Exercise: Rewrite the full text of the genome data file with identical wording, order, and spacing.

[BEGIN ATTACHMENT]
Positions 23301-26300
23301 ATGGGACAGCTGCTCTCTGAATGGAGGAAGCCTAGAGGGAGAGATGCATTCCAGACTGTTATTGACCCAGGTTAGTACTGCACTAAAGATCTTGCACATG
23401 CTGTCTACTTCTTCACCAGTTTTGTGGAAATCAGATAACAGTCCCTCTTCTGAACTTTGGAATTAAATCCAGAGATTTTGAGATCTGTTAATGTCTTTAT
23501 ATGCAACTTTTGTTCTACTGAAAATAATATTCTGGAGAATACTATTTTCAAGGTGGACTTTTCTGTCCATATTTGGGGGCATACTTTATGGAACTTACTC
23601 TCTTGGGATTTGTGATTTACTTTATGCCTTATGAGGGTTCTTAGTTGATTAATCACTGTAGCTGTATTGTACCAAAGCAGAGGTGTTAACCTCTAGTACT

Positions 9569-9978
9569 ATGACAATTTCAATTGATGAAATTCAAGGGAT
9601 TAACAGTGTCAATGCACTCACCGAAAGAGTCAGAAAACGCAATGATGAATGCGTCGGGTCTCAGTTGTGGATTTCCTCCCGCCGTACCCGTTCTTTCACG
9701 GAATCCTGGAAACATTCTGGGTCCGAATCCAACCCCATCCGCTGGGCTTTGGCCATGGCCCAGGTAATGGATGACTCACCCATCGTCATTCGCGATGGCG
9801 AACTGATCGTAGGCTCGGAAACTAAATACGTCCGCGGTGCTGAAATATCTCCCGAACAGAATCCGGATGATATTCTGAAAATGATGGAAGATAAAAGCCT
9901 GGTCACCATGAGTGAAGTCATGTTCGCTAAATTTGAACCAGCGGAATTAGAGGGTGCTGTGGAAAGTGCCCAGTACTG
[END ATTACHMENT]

Positions 23301-26300
23301 ATGGGACAGCTGCTCTCTGAATGGAGGAAGCCTAGAGGGAGAGATGCATTCCAGACTGTTATTGACCCAGGTTAGTACTGCACTAAAGATCTTGCACATG
23401 CTGTCTACTTCTTCACCAGTTTTGTGGAAATCAGATAACAGTCCCTCTTCTGAACTTTGGAATTAAATCCAGAGATTTTGAGATCTGTTAATGTCTTTAT
23501 ATGCAACTTTTGTTCTACTGAAAATAATATTCTGGAGAATACTATTTTCAAGGTGGACTTTTCTGTCCATATTTGGGGGCATACTTTATGGAACTTACTC
23601 TCTTGGGATTTGTGATTTACTTTATGCCTTATGAGGGTTCTTAGTTGATTAATCACTGTAGCTGTATTGTACCAAAGCAGAGGTGTTAACCTCTAGTACT

Positions 9569-9978
9569 ATGACAATTTCAATTGATGAAATTCAAGGGAT
9601 TAACAGTGTCAATGCACTCACCGAAAGAGTCAGAAAACGCAATGATGAATGCGTCGGGTCTCAGTTGTGGATTTCCTCCCGCCGTACCCGTTCTTTCACG
9701 GAATCCTGGAAACATTCTGGGTCCGAATCCAACCCCATCCGCTGGGCTTTGGCCATGGCCCAGGTAATGGATGACTCACCCATCGTCATTCGCGATGGCG
9801 AACTGATCGTAGGCTCGGAAACTAAATACGTCCGCGGTGCTGAAATATCTCCCGAACAGAATCCGGATGATATTCTGAAAATGATGGAAGATAAAAGCCT
9901 GGTCACCATGAGTGAAGTCATGTTCGCTAAATTTGAACCAGCGGAATTAGAGGGTGCTGTGGAAAGTGCCCAGTACTG